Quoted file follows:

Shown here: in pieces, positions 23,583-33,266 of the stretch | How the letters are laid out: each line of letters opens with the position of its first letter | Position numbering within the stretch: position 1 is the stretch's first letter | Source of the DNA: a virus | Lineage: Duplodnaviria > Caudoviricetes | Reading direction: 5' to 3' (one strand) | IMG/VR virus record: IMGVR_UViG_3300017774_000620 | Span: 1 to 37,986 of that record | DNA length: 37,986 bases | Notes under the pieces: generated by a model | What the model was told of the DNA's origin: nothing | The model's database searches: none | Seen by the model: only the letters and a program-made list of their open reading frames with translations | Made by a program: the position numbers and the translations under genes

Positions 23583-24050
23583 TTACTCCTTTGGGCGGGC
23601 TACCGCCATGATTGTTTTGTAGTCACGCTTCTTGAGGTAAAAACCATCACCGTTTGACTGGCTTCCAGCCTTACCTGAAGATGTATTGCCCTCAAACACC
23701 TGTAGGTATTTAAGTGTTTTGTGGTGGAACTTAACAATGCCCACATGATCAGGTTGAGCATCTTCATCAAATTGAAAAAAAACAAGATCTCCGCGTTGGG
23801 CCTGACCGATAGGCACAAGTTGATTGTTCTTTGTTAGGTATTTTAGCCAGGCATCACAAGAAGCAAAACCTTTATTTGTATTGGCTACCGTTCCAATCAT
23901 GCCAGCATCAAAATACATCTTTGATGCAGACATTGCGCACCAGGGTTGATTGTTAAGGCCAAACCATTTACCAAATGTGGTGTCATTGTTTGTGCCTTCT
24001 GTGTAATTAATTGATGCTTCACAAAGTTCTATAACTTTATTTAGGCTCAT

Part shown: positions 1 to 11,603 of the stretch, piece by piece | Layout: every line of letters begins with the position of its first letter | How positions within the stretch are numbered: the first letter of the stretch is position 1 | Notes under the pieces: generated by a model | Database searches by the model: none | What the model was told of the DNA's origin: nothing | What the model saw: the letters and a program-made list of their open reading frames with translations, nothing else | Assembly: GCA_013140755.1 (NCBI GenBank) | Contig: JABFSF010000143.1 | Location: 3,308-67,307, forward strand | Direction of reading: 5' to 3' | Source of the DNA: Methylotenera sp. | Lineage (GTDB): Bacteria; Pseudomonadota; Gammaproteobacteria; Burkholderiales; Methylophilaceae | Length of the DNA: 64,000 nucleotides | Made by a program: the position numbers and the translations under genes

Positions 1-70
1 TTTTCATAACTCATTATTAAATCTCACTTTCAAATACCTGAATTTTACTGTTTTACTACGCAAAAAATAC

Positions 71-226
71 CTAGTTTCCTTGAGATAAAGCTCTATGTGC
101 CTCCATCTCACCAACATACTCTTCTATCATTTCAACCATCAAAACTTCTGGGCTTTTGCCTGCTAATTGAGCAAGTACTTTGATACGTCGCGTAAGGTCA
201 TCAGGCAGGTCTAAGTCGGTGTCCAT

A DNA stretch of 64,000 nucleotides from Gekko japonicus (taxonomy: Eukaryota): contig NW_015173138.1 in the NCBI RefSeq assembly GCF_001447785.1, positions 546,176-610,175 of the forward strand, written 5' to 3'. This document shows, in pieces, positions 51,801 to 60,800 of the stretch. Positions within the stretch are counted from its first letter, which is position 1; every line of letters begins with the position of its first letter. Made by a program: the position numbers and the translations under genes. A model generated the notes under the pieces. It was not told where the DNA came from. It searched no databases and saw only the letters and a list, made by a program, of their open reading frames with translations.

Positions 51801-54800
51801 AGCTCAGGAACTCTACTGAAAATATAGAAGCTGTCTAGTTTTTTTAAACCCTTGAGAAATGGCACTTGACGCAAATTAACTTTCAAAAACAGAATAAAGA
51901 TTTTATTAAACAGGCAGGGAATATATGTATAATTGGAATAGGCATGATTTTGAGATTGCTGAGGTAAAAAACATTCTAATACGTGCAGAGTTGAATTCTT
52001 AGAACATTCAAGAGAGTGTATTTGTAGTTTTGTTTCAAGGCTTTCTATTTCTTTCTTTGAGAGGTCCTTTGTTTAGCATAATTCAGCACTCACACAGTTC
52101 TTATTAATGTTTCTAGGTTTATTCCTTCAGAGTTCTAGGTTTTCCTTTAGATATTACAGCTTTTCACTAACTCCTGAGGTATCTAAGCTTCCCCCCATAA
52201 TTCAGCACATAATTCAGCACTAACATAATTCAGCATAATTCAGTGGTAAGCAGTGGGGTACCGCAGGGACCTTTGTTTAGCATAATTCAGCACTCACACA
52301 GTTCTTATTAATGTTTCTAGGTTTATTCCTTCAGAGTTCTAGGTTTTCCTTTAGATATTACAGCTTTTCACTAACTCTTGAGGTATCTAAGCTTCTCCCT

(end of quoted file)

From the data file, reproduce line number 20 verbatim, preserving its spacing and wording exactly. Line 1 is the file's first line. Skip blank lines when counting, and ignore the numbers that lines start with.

52001 AGAACATTCAAGAGAGTGTATTTGTAGTTTTGTTTCAAGGCTTTCTATTTCTTTCTTTGAGAGGTCCTTTGTTTAGCATAATTCAGCACTCACACAGTTC